hand, moulded together and rolled out again until it has dried sufficiently to break into
lumps at a diameter of around 3mm. In this condition, inorganic clays of high liquid
limit are fairly stiff and tough; those of low liquid limit are softer and crumble more
easily. Inorganic silts produce a weak and often soft thread which may be difficult to
form and readily breaks and crumbles.

Dilatancy test

A pat of soil, with sufficient water added to make it soft but not sticky, is placed in the
open (horizontal) palm of the hand. The side of the hand is then struck against the
other hand several times. Dilatancy is indicated by the appearance of a shiny film of
water on the surface of the pat; if the pat is then squeezed or pressed with the fingers

10 Basic characteristics of soils

the surface becomes dull as the pat stiffens and eventually crumbles. These reactions
are pronounced only for predominantly silt size material and for very fine sands.
Plastic clays give no reaction.

Dry strength test

A pat of soil about 6mm thick is allowed to dry completely, either naturally or in an
oven. The strength of the dry soil is then assessed by breaking and crumbling between
the fingers. Inorganic clays have relatively high dry strength; the greater the strength
the higher the liquid limit. Inorganic silts of low liquid limit have little or no dry
strength, crumbling easily between the fingers.

Organic soils contain a significant proportion of dispersed vegetable matter which
usually produces a distinctive odour and often a dark brown, dark grey or bluish grey
colour. Peats consist predominantly of plant remains, usually dark brown or black in
colour and with a distinctive odour. If the plant remains are recognizable and retain
some strength the peat is described as fibrous. If the plant remains are recognizable but
their strength has been lost they are pseudo-fibrous. If recognizable plant remains are
absent, the peat is described as amorphous.

Soil description details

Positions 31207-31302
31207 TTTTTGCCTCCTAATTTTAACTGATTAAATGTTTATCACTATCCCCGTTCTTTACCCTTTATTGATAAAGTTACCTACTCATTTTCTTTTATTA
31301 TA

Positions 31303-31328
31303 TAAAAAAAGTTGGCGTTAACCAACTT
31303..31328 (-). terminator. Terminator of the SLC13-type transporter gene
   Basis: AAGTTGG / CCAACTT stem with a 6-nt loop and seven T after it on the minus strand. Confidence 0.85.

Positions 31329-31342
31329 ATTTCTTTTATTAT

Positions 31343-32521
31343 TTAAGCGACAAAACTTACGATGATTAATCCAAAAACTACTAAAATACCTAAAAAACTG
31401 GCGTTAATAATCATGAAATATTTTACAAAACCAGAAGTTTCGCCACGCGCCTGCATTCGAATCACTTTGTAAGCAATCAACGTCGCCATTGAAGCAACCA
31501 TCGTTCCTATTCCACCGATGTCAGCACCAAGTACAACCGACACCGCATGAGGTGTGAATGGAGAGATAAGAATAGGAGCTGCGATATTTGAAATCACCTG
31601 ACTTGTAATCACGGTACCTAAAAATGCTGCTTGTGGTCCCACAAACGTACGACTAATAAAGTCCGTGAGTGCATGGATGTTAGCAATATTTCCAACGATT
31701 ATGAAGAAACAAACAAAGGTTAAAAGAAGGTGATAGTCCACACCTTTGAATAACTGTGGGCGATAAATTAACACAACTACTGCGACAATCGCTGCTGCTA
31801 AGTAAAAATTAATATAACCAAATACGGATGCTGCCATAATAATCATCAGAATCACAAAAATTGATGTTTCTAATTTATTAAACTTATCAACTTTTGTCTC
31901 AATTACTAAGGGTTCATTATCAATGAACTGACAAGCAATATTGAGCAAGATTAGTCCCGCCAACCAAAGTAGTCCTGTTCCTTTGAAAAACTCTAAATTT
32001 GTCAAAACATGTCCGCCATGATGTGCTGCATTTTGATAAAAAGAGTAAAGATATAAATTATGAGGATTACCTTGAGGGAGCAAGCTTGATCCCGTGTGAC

A detailed guide to soil description is given in BS 5930 [3]. According to this standard
the basic soil types are boulders, cobbles, gravel, sand, silt and clay, defined in terms of
the particle size ranges shown in Figure 1.6; added to these are organic clay, silt or
sand, and peat. These names are always written in capital letters in a soil description.
Mixtures of the basic soil types are referred to as composite types.
A soil is of basic type sand or gravel (these being termed coarse soils) if, after the

removal of any cobbles or boulders, over 65% of the material is of sand and gravel sizes.
A soil is of basic type silt or clay (termed fine soils) if, after the removal of any cobbles or
boulders, over 35% of the material is of silt and clay sizes. However, these percentages
should be considered as approximate guidelines, not forming a rigid boundary. Sand
and gravel may each be subdivided into coarse, medium and fine fractions as defined in
Figure 1.6. The state of sand and gravel can be described as well graded, poorly graded,
uniform or gap graded, as defined in Section 1.2. In the case of gravels, particle shape
(angular, sub-angular, sub-rounded, rounded, flat, elongated) and surface texture
(rough, smooth, polished) can be described if necessary. Particle composition can also
be stated. Gravel particles are usually rock fragments (e.g. sandstone, schist). Sand
particles usually consist of individual mineral grains (e.g. quartz, feldspar). Fine soils
should be described as either silt or clay: terms such as silty clay should not be used.
Composite types of coarse soil are named in Table 1.1, the predominant component

being written in capital letters. Fine soils containing 35–65% coarse material are
described as sandy and/or gravelly SILT (or CLAY). Deposits containing over 50%
of boulders and cobbles are referred to as very coarse and normally can be described
only in excavations and exposures. Mixes of very coarse material with finer soils can be
described by combining